“System Failed”: California University sued over alleged sex abuse by doctor

LOS ANGELES, UNITED STATES: Five women filed lawsuits on Monday alleging that a doctor who worked at the University of Southern California for nearly three decades sexually abused them and that the school failed to address the misconduct. The two civil lawsuits filed in Los Angeles Superior Court list in graphic detail years of alleged abuse by George Tyndall, who worked as a gynecologist at the university’s Student Health Center until he retired last year.

One of the women, who were not identified in the lawsuits, alleges that Tyndall forced his entire hand and wrist into her vagina while examining her during an appointment in 2003 and made vulgar comments about her genitalia. Another woman details how Tyndall, 71, groped her breasts and leered at her on her first appointment with a gynecologist in 2008.

“Just before groping her breasts, Tyndall would lecherously rub his hands together in front of plaintiff … and would say ‘I just want to get them warm for you’,” according to the lawsuit, copy of which was obtained by AFP. The lawsuits allege that the university failed to act against Tyndall despite complaints being filed as early as 2000. They say that the school only launched a probe in 2016 after a supervising nurse upset at USC’s inaction reported him to the campus rape crisis center.

“Rather than addressing and properly investigating the complaints, including taking appropriate disciplinary action and/or terminating the employment of Tyndall, the USC defendants kept the complaints secret to avoid negative publicity despite their actual knowledge of such misconduct,” one of the lawsuits states.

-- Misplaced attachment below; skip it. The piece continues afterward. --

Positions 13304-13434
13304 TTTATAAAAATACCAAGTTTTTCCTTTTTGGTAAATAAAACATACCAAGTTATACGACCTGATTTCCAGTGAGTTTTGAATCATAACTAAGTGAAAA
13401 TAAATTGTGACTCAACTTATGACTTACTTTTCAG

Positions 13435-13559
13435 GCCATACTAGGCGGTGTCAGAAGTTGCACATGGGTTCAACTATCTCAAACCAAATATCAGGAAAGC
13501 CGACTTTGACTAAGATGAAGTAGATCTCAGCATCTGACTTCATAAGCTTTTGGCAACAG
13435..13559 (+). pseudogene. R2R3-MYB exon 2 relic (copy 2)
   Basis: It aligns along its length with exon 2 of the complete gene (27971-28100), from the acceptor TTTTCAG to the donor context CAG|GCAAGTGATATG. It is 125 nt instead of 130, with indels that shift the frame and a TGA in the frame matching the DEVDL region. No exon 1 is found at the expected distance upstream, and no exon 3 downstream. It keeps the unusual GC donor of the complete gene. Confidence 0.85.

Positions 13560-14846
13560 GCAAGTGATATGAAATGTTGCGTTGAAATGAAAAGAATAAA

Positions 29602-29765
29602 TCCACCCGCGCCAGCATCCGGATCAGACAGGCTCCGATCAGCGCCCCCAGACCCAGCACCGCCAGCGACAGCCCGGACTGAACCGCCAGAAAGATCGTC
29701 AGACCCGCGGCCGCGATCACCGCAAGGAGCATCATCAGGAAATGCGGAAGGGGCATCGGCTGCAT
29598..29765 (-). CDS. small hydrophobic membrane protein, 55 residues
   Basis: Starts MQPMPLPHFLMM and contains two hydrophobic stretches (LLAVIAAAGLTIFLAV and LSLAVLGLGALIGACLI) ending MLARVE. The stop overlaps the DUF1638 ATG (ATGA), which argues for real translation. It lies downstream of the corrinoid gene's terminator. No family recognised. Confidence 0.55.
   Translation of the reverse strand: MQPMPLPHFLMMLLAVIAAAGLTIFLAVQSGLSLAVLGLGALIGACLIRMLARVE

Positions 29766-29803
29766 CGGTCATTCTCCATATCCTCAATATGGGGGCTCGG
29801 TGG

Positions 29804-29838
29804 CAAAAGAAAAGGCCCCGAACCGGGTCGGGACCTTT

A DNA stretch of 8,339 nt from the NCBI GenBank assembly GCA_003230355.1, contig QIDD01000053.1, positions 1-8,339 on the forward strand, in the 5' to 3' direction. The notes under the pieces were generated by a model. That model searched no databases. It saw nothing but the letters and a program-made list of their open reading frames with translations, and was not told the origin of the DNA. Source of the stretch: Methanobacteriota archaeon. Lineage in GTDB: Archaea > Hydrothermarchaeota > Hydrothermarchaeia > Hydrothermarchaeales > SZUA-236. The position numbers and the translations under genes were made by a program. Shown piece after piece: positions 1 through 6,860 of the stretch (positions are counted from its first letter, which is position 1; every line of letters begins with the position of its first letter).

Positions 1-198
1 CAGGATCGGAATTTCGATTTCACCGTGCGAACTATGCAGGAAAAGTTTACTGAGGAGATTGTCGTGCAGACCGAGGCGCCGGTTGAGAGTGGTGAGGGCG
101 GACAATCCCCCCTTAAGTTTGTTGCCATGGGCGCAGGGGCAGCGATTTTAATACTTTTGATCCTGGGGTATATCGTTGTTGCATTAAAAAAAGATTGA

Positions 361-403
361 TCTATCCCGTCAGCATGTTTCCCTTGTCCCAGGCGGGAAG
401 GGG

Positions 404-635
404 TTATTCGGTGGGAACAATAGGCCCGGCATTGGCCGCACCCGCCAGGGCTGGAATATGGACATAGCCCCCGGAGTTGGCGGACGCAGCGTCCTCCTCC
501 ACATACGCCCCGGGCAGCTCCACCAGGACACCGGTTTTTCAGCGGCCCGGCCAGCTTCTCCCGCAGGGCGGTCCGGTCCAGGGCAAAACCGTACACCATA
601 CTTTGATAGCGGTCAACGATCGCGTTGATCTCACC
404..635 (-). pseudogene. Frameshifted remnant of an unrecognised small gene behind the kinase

Tyndall could not be reached for comment on Monday. In earlier interviews with the Los Angeles Times, which first wrote about the alleged abuse, he said he had “done nothing wrong” and had “never had any sexual urges” toward patients. The university acknowledged last week that the abuse allegations should have been handled differently and issued an apology to Tyndall’s patients.

“It is true that our system failed, but it is important that you know that this claim of a cover-up is patently false,” provost Michael Quick wrote in a letter. “We would never knowingly put students in harm’s way.”

More than 200 women have come forward to complain about Tyndall since the university established a dedicated hotline and website.

The lawsuits claims that Tyndall preyed on young female patients — who included members of the school’s growing Chinese student population — because they were often unfamiliar with gynecological exams.

The scandal resembles a similar case involving Larry Nassar, a doctor who sexually abused hundreds of patients while working at Michigan State University.

The school last week announced a $500 million settlement with victims of the USA Gymnastics doctor.